Amazing.. after years of effort Mozzy finally gets it right only give up and quit. Sorry, we are not all using vapor email and some of have moved from Microsoft projects to Thunderbird. Yep, perfect move.. not!

  56. 56

    JoeS said on July 6th, 2012 at 6:24 pm:

    In my view, innovation in Thunderbird stopped with the html vs. plaintext controversy.
    A stalemate , some would say, yet we claimed to support html, while not allowing a newsgroup to promote/explain how to send clean html. CSS support in composing mail is much in the same boat.
    Innovation pretty much equates to the ability to be creative in email.
    With a lack of support tools to do this in email, there is no wonder why folks choose other means to communicate.
    If we are falling back to an ESR structure, maybe it’s time to “fork” the neglected editor code and add some bells and whistles, like some built-in JS functions like scrolling or mouseovers.
    I started following TB 7-8 years ago to see those kinds innovations encouraged and promoted. Instead, I have seen a stale product in that regard.

  57. 57

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  60. 60

    Steve Prior said on July 6th, 2012 at 6:29 pm:

    I’ve been using Thunderbird and its predecessor Mozilla since I think the mid 90′s, I don’t even know what else is out there for standalone IMAP mail. I’d hate for Thunderbird to go away.

  61. 61

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  63. 63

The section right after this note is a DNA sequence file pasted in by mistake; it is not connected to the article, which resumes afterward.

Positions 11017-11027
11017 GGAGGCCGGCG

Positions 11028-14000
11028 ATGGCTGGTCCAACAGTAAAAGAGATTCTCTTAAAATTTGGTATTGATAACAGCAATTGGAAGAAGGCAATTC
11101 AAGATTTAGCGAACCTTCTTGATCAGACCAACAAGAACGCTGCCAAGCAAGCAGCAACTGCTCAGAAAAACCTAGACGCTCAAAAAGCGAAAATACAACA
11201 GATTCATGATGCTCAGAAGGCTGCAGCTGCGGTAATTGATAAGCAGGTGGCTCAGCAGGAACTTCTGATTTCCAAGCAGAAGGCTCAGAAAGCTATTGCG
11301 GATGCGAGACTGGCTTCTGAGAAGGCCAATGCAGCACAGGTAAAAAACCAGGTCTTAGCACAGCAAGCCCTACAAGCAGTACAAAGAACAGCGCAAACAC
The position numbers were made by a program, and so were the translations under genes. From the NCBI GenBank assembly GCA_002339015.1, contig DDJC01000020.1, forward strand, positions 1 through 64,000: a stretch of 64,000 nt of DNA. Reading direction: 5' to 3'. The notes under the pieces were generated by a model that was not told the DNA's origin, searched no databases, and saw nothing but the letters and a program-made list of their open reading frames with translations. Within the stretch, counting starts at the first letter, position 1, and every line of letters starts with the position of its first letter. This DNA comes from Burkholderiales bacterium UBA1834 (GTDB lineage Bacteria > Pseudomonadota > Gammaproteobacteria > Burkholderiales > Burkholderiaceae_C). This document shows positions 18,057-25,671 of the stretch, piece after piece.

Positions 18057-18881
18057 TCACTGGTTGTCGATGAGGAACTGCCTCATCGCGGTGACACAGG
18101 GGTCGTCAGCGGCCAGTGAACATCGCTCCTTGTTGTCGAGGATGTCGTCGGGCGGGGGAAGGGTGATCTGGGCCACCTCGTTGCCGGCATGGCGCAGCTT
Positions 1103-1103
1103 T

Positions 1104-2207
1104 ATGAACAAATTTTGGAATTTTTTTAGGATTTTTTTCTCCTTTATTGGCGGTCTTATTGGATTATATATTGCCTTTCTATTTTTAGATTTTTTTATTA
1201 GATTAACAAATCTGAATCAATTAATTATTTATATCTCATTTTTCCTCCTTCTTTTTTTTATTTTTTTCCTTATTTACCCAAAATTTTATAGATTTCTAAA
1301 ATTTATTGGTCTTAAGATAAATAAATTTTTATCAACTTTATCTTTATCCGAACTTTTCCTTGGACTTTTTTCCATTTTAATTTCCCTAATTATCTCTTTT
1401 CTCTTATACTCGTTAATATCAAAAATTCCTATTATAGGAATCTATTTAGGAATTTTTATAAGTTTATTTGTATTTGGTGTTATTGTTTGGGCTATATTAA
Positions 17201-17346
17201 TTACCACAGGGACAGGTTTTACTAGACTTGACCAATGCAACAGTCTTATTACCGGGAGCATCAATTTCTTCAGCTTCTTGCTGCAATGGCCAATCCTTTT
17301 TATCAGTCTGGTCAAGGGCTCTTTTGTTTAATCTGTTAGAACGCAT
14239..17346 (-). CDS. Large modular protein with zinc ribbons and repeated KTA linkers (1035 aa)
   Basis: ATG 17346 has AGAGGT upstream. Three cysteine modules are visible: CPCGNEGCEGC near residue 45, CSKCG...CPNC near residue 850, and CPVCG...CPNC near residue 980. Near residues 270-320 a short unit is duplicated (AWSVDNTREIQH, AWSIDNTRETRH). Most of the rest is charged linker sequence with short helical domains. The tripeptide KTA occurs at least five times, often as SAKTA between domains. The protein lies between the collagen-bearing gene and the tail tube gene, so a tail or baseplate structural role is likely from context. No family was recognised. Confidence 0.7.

Tario said on July 6th, 2012 at 6:39 pm:

    Sad indeed. I was always waiting for the day that native syncing of address books would be built in to Thunderbird. I know there are add-ons, but none of them seem to work completely & without a hiccup here & there. It would have been great to find ways to sync everything native, whether it was the address book or the calendar.

    I’ll keep using Thunderbird because it is still the best client out there, but I’ll be sad to see it go when it does fade away. Damn, this really & truly sucks.

  64. 64

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  67. 67

    Jason SW said on July 6th, 2012 at 6:57 pm:

    I’m extremely disappointed in this decision. As a visually impaired advanced computer user/programmer, I find it much easier to use a desktop client, not only because it helps me check multiple accounts from one place, but webmail is just clunkier. It’s not as easy to get things done, at least for me. I really hope Mozilla will (eventually) realise what a mistake this decision is, and how much more they could still do with Thunderbird.